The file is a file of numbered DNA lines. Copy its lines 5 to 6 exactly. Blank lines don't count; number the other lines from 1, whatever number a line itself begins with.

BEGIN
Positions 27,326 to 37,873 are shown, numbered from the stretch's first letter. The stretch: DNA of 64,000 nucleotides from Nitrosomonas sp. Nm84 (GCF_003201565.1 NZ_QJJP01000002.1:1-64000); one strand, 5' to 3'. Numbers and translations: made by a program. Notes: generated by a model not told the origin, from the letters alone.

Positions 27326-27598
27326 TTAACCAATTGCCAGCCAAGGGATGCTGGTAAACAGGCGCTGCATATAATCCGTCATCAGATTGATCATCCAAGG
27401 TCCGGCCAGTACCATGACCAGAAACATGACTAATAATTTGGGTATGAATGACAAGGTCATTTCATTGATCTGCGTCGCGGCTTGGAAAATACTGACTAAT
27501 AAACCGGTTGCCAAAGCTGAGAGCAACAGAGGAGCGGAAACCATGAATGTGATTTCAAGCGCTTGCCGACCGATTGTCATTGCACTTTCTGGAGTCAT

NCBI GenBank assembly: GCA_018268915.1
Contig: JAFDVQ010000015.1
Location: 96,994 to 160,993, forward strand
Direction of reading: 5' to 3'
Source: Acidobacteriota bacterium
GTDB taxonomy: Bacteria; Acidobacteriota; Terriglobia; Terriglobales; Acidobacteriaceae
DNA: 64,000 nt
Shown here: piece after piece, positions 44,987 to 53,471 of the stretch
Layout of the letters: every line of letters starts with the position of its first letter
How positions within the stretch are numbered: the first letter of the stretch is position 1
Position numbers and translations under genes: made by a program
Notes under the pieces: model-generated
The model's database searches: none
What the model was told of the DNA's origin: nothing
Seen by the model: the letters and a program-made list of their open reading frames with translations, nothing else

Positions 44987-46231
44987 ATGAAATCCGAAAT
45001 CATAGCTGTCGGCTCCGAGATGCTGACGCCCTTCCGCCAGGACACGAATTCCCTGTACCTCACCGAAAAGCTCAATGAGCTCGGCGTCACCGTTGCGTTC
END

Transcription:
27501 AAACCGGTTGCCAAAGCTGAGAGCAACAGAGGAGCGGAAACCATGAATGTGATTTCAAGCGCTTGCCGACCGATTGTCATTGCACTTTCTGGAGTCAT

NCBI GenBank assembly: GCA_018268915.1